The slightly sad journey of a genuine oddity


MY FIRST NIGHT'S work for a newspaper, I was sent to interview Tiny Tim.

He was the headliner for a Police Benevolent Association fund-raiser. I sat for about 15 minutes with him on folding chairs backstage at a high school auditorium in eastern Pennsylvania.

It was not the saddest 15 minutes I've spent in journalism, though it may have been the most pitiful.

"Sixty-eight," he sighed, repeating like some mantra that year I had just asked him about. "Sometimes, I still think it's 1968. It's so strange. Your body tells you one thing and reality tells you another." His speaking voice, a baritone much richer than his singing falsetto, deepened a little more: "The reality is a lot of kids don't even know who I am."

This was 1980, a valley the river of fame had carved through his unusual life.

He was then more than a decade removed from the generational hit "Laugh-In" as well as his spectacle wedding on the "Tonight" show with Johnny Carson. He had already been divorced from "Miss Vicky" for three years. It was also too soon for the limited resurrection on the talk-show circuit that would come later.

In those few private moments with him, I could not detect, and surmise most of his audience couldn't either, whether Tiny Tim's bizarre act -- the stringy hair, the ukulele, the vaudeville tunes, his bewildered look -- was truly him or a put-on.

Weirdly genuine

It was, I suspect, a little of both. A whole genre of entertainer, after all, has flourished by flouting that timeless admonition of school teachers to class clowns: "We're not laughing with you, we're laughing at you."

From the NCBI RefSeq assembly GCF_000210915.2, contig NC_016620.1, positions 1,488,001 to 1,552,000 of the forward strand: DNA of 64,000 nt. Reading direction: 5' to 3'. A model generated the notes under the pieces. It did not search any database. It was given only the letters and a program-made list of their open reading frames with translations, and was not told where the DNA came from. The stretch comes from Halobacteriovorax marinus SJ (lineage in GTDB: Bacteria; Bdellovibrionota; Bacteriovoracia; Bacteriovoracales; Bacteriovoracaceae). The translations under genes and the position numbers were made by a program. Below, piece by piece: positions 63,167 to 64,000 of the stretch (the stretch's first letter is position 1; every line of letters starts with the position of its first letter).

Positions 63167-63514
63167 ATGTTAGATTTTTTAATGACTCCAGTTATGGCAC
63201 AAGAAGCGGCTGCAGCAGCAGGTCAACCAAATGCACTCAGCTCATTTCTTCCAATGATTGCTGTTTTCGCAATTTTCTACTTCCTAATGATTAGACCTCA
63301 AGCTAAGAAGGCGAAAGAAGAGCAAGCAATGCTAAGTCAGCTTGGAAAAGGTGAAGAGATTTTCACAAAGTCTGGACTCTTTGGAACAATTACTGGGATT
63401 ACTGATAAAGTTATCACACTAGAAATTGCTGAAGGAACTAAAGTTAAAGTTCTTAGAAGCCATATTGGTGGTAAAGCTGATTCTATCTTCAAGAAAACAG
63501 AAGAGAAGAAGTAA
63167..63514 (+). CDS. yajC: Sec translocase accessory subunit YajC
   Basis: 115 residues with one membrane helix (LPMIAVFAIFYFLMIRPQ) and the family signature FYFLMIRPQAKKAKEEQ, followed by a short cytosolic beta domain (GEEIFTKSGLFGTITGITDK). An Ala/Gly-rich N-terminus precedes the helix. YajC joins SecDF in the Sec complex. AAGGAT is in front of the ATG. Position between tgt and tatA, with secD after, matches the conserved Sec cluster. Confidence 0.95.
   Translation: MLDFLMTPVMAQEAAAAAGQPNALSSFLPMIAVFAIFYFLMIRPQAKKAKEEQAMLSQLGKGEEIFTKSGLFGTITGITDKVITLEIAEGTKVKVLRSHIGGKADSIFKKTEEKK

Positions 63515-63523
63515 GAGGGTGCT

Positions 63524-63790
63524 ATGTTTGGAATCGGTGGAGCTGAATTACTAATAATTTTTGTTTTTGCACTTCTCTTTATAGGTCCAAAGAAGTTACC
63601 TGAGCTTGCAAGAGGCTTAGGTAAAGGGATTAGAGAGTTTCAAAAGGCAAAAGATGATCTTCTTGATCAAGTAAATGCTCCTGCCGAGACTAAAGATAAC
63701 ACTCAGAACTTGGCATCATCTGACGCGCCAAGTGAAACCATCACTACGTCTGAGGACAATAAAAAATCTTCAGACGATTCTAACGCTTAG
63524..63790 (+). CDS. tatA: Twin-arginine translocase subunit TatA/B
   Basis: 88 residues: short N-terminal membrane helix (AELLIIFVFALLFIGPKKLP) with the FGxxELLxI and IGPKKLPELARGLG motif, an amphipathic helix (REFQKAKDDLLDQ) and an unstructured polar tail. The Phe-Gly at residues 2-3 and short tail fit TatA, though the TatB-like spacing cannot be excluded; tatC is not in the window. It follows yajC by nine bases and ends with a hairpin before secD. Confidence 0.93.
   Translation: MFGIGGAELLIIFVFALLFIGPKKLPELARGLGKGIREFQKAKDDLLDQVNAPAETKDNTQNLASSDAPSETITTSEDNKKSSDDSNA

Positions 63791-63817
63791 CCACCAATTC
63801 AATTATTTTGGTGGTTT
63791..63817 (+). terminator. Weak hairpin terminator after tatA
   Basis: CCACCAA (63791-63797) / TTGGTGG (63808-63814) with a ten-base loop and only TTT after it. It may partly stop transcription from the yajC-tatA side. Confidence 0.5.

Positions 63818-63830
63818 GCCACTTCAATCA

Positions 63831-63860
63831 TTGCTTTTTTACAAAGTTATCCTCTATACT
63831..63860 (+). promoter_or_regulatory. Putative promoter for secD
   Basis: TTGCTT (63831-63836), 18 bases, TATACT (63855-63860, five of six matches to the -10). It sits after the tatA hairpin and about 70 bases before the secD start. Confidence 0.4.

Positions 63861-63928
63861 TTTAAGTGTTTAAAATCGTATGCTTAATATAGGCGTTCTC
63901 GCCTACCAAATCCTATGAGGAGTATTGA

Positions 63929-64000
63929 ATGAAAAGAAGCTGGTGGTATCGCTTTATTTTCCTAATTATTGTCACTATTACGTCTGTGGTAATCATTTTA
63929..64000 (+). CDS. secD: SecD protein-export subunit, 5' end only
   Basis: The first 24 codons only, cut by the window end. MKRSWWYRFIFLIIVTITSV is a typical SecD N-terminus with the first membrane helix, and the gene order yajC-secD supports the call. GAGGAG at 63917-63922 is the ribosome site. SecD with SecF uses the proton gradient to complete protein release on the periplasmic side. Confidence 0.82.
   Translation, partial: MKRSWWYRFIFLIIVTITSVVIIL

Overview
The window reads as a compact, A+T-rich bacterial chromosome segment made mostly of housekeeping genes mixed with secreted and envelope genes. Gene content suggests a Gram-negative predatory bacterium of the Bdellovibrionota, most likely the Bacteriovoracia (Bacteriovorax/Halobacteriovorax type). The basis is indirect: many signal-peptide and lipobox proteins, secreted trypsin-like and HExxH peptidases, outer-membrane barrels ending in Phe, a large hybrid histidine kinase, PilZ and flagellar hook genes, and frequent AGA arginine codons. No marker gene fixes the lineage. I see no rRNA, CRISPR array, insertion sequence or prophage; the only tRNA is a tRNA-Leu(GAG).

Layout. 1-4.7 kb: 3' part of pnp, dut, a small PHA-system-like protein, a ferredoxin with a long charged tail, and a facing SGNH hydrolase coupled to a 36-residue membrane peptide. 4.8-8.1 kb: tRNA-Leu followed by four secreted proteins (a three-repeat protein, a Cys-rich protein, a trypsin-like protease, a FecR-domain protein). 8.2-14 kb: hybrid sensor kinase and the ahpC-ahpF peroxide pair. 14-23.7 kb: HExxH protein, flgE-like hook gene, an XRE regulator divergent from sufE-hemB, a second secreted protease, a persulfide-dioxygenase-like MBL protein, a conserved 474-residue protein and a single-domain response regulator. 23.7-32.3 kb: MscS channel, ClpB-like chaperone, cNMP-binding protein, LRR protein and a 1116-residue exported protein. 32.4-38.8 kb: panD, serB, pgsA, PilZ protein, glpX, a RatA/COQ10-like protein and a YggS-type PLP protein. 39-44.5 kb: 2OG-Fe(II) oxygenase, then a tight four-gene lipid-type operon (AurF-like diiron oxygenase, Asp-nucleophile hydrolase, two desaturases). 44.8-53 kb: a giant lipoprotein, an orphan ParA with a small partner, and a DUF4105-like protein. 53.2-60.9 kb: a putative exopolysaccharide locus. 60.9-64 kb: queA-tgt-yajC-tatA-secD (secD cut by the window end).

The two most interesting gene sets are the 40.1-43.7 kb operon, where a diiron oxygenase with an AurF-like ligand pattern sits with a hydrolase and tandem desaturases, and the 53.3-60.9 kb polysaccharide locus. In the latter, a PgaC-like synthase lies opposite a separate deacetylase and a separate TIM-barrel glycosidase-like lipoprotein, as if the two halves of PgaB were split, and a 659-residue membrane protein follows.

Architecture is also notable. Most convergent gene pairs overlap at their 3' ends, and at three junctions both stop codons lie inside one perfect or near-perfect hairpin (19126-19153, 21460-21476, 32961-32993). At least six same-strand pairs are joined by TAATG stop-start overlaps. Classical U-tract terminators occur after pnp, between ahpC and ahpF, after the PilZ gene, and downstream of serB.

Comic geniuses from Charlie Chaplin to Woody Allen, and physical comedians from Jim Carrey to Seinfeld's "Kramer" have done quite well having people laugh at their appearance and antics. Yet Tiny Tim revolved in an even rarer, darker orbit -- those performers whose personal oddities mix with their stage persona to point where one can't separate one from the other.

The old Elvis, Liberace and Greta Garbo all fell into that category. Exercise guru Richard Simmons is another that comes to mind. One of David Letterman's more popular skits in recent years was the running appearance of two immigrant brothers from Manhattan: Whether the pair understood that audiences were mocking their foreign accents didn't seem to bother them; they were famous and enjoying it.

Tiny Tim was genuinely weird, but he also came off as weirdly genuine. Backstage at that school, he seemed as modest and fragile as anyone could who had cashed in their Warholian 15 minutes of fame. Perhaps self-deprecation was simply part of his spiel. But he didn't seek for a moment to pretend that warming up for a sparse crowd in a school hall was one-zillionth as $H enthralling as being wed before half the planet on TV.

Through the tulips

I didn't keep track of his career after that, but it was refreshing to see him mount a minor comeback with occasional appearances on Howard Stern and Conan O'Brien's show. By 1990s standards, his weirdness seemed downright wholesome next to Michael Jackson, Dennis Rodman and Madonna.

Indeed, Herbert Buckingham Khaury touched something in the public's collective heart. He deserved to go as his third wife said he did, after he succumbed to heart failure last Saturday night at age 64: Hearing the applause as he tiptoed through the tulips.

Andrew Ratner is director of zoned editorials for The Sun.

Pub Date: 12/04/96

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